Why then, do people want export to Excel?

Well, assuming they do not want it to commit crimes, why indeed?

Because the software does not have a needed feature

This is the actual most common reason to implement export to Excel. The product people either don’t know they are missing a feature or report, or do not wish to implement it, or have no idea the need exists because customers clamor for export to Excel without saying why, so they enable the unknown by giving users access to an export to Excel function.

The bad thing about this is that the product people are therefore encouraging all the above bad behaviors, instead of doing their jobs and implementing the features their users need. And since their users can do the missing function in Excel, there’s no need for them to even tell the product people what needs to be done and changed.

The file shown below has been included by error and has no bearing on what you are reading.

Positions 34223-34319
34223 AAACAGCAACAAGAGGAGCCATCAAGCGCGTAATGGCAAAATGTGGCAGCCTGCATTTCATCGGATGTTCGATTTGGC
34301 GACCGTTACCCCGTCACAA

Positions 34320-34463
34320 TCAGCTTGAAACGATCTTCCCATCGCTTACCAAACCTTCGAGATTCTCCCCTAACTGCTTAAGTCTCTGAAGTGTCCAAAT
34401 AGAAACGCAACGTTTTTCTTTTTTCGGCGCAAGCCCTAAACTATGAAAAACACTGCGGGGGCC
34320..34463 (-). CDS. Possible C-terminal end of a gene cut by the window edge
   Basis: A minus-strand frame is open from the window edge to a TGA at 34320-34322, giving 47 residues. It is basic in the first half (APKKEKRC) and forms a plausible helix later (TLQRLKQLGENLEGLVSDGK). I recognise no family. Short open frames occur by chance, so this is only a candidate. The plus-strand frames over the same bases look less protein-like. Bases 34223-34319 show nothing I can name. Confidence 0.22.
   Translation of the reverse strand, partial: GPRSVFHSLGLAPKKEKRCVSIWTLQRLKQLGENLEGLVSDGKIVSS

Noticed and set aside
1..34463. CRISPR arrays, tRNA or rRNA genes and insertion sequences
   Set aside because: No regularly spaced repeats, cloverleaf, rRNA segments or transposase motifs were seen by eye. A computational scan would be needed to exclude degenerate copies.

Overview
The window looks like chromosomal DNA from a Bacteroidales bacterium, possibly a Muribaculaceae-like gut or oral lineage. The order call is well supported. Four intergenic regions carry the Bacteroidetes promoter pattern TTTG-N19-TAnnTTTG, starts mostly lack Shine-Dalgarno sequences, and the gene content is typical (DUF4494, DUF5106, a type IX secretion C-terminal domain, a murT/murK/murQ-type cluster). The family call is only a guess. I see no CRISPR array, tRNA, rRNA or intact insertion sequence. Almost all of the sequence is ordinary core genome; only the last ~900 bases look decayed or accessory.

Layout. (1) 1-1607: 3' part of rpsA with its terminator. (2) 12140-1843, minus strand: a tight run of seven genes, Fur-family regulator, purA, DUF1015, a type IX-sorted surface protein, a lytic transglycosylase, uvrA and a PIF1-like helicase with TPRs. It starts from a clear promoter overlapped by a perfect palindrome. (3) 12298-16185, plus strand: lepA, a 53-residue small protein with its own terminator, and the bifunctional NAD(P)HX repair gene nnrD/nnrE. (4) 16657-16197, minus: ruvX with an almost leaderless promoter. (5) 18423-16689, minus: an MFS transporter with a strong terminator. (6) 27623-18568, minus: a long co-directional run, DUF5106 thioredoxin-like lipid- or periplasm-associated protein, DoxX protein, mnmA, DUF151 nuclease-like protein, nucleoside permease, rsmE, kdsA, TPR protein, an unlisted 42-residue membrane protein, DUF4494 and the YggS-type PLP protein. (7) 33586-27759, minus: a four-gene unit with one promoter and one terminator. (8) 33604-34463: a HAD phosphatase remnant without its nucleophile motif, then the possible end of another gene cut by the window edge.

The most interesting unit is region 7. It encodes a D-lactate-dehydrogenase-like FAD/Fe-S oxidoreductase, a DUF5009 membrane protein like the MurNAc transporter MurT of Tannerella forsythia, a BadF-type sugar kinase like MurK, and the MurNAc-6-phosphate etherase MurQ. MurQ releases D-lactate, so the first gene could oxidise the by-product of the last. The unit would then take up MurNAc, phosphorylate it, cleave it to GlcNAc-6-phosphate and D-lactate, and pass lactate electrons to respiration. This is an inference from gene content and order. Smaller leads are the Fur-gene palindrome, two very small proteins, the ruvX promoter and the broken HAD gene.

Without export to Excel, users are forced to communicate their real needs to development, and better features emerge in the product.

Because “I want it my way”

Some people are quite picky about how they want things presented, no matter what the cost or time to prepare. Export to Excel nuzzles up to these people and licks their cheeks. The product designer designed the screens and reports carefully to provide clear and correct information. Export to Excel comes along and enables people to get other people to do ‘make-work’ to get them the same information in a different format.